UFC 229 primer: How Conor McGregor-Khabib Nurmagomedov superfight finally came together

Kevin Iole
·Combat columnist

LAS VEGAS – Less than five months ago, UFC president Dana White sat in a conference room in the bowels of the Barclays Center in Brooklyn, uncertain of what the future held for his brightest star.

Two days before UFC 223, a bus carrying UFC fighters and staff from a media appearance was attacked by former featherweight and lightweight champion Conor McGregor. McGregor and his associates had flown from Ireland to New York to confront Khabib Nurmagomedov, who was to fight that weekend for the lightweight title.

Lightweight champion Khabib Nurmagomedov faces off with Conor McGregor during the UFC 229 news conference at Radio City Music Hall on Sept. 20, 2018, in New York. (Getty Images)
Lightweight champion Khabib Nurmagomedov faces off with Conor McGregor during the UFC 229 news conference at Radio City Music Hall on Sept. 20, 2018, in New York. (Getty Images)

Nurmagomedov had gotten into a confrontation with fellow UFC fighter Artem Lobov, a McGregor teammate, at the fighter hotel earlier in the week. That led to McGregor, in the most ill-advised act of what has been mostly a brilliant career, attacking the bus.

The enduring images from that incident are of McGregor hurling a dolly at the bus and shattering its window, and of McGregor in handcuffs being taken into police custody.

Conor McGregor is led by an official to an unmarked vehicle while leaving the 78th Precinct of the New York Police Department on April 6, 2018, in the Brooklyn borough of New York. (AP Photo)
Conor McGregor is led by an official to an unmarked vehicle while leaving the 78th Precinct of the New York Police Department on April 6, 2018, in the Brooklyn borough of New York. (AP Photo)

An ashen-faced White was asked if he wanted to do business with McGregor.

“Would you want to be in business with him right now?” White asked rhetorically.

Less than five months later, they’re in business together and, as Antonio Brown says, business is booming. T-Mobile Arena is sold out for UFC 229, and even celebrities and UFC fighters were required to purchase tickets. The paid gate of $17 million is going to be second-highest in UFC history, behind only the $17.7 million gate for UFC 205 at Madison Square Garden.

“S–t, even [UFC owner] Ari [Emanuel] and I bought tickets,” White said, laughing.

The numbers are astounding. McGregor will get the largest guarantee in UFC history, which has yet to be released, and could earn up to $50 million depending upon how the pay-per-view performs. Nurmagomedov’s manager said he stands to make $10 million.

Pay-per-view sales are expected to shatter the existing UFC record of 1.65 million, set at UFC 202 in 2016 when McGregor defeated Nate Diaz at T-Mobile Arena. It seems a slam dunk to exceed two million, which would make it only the fifth fight in history to reach that plateau. Only boxing matches involving Floyd Mayweather and Manny Pacquiao (4.6 million) in 2015; Mayweather and McGregor (4.4 million) in 2017; Mayweather and Oscar De La Hoya (2.48 million) in 2007, and Mayweather and Canelo Alvarez (2.2 million) in 2013 broke the two million barrier.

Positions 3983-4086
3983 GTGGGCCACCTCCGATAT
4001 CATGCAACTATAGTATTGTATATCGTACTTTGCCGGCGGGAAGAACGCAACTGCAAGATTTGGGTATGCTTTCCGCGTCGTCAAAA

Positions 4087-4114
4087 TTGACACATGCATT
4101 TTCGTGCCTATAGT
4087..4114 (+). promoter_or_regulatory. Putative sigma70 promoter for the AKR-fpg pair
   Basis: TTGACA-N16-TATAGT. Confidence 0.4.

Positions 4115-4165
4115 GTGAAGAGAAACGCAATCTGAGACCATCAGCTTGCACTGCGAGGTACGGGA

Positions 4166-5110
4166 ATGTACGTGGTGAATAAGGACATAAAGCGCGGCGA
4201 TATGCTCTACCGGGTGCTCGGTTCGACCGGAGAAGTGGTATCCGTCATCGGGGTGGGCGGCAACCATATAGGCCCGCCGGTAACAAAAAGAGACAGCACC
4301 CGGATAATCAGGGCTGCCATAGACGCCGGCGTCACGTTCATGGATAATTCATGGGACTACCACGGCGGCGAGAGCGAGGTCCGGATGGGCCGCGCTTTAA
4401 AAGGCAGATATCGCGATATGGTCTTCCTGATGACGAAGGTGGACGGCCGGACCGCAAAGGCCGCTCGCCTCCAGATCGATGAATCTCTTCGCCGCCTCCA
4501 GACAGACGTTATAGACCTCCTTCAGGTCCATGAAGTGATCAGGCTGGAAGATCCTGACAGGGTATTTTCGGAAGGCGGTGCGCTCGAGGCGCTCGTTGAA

Mike Tyson’s fights against Evander Holyfield (1.95 million) in 1997 and Lennox Lewis (1.99 million) in 2002 came close.

Sponsorship dollars are the highest they’ve ever been for a UFC bout.

Khabib Nurmagomedov holds up his lightweight championship belt during Thursday’s news conference for UFC 229. (AP Photo)
Khabib Nurmagomedov holds up his lightweight championship belt during Thursday’s news conference for UFC 229. (AP Photo)

At Thursday’s news conference, White intimated the fight could challenge the number that Mayweather and McGregor hit last year.

“I don’t want to come out and say, ‘It’s going to hit May-Mac numbers,’” White said. “But it’s possible it could hit May-Mac numbers.”

Nurmagomedov, though, doesn’t believe the focus belongs on the money. Though he acknowledged he’ll make a career-high payday, he insisted he’ll do everything he can to not allow it to change him. More than that, though, he said the point is being missed when the discussion centers on the business aspects.

“People want to see me fight this guy,” said Nurmagomedov, who has been grappling his entire life and once wrestled a small bear when he was a child in Russia. “Believe me, I’m going to maul him.”

Oddsmakers slightly favor Nurmagomedov. He’s been bet up to a minus-170 favorite at the Westgate Las Vegas sportsbook, while McGregor is at plus-140.

[Related: Yahoo Sports’ Kevin Iole picks the winner of Conor-Khabib title fight]

None of that seems to bother McGregor, who said, “I look forward to driving his nose up into his brain,” a line that evoked memories of a young Mike Tyson.

McGregor’s Irish fans have descended upon Las Vegas and were being serenaded by Irish music in The Park outside of T-Mobile Arena on Friday. Hotel rooms are at or near capacity, and the fight is expected to have a massive economic impact on the city.

All of this happened despite the bus incident and despite neither fighter being available frequently to the media.

“It just shows you that when it comes down to it, people love a great fight,” White said. “When you have a great fight like this, people get excited and they want to see it and be part of it. The great part of it is that they have a beef with each other, and they’ll get to settle it in the Octagon.”

More UFC 229 coverage from Yahoo Sports:

McGregor’s trash-talk game is on point
Kevin Iole: Who will win McGregor-Nurmagomedov fight?
UFC 229 could set a major record on Saturday
Dan Wetzel: This time McGregor isn’t faking the hate